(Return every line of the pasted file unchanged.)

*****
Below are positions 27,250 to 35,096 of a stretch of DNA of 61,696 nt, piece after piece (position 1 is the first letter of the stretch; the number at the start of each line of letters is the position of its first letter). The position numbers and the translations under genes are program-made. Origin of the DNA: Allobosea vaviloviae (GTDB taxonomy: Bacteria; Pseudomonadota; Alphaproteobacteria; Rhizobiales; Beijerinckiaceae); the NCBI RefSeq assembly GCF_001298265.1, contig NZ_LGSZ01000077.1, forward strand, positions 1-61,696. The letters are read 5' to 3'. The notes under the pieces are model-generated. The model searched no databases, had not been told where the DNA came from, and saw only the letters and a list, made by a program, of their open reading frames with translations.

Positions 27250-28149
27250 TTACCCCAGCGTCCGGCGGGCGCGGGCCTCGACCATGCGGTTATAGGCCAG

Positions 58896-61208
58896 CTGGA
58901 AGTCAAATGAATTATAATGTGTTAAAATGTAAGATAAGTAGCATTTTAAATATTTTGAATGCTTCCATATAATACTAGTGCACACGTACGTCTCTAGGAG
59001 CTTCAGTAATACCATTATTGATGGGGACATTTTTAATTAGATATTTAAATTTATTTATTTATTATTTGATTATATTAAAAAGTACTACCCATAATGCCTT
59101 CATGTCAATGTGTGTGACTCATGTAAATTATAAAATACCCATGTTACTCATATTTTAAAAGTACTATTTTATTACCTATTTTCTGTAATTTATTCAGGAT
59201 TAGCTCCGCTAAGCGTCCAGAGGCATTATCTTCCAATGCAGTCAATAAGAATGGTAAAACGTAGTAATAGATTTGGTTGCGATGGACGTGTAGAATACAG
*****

Below are positions 27,250 to 35,096 of a stretch of DNA of 61,696 nt, piece after piece (position 1 is the first letter of the stretch; the number at the start of each line of letters is the position of its first letter). The position numbers and the translations under genes are program-made. Origin of the DNA: Allobosea vaviloviae (GTDB taxonomy: Bacteria; Pseudomonadota; Alphaproteobacteria; Rhizobiales; Beijerinckiaceae); the NCBI RefSeq assembly GCF_001298265.1, contig NZ_LGSZ01000077.1, forward strand, positions 1-61,696. The letters are read 5' to 3'. The notes under the pieces are model-generated. The model searched no databases, had not been told where the DNA came from, and saw only the letters and a list, made by a program, of their open reading frames with translations.

Positions 27250-28149
27250 TTACCCCAGCGTCCGGCGGGCGCGGGCCTCGACCATGCGGTTATAGGCCAG

Positions 58896-61208
58896 CTGGA
58901 AGTCAAATGAATTATAATGTGTTAAAATGTAAGATAAGTAGCATTTTAAATATTTTGAATGCTTCCATATAATACTAGTGCACACGTACGTCTCTAGGAG
59001 CTTCAGTAATACCATTATTGATGGGGACATTTTTAATTAGATATTTAAATTTATTTATTTATTATTTGATTATATTAAAAAGTACTACCCATAATGCCTT
59101 CATGTCAATGTGTGTGACTCATGTAAATTATAAAATACCCATGTTACTCATATTTTAAAAGTACTATTTTATTACCTATTTTCTGTAATTTATTCAGGAT
59201 TAGCTCCGCTAAGCGTCCAGAGGCATTATCTTCCAATGCAGTCAATAAGAATGGTAAAACGTAGTAATAGATTTGGTTGCGATGGACGTGTAGAATACAG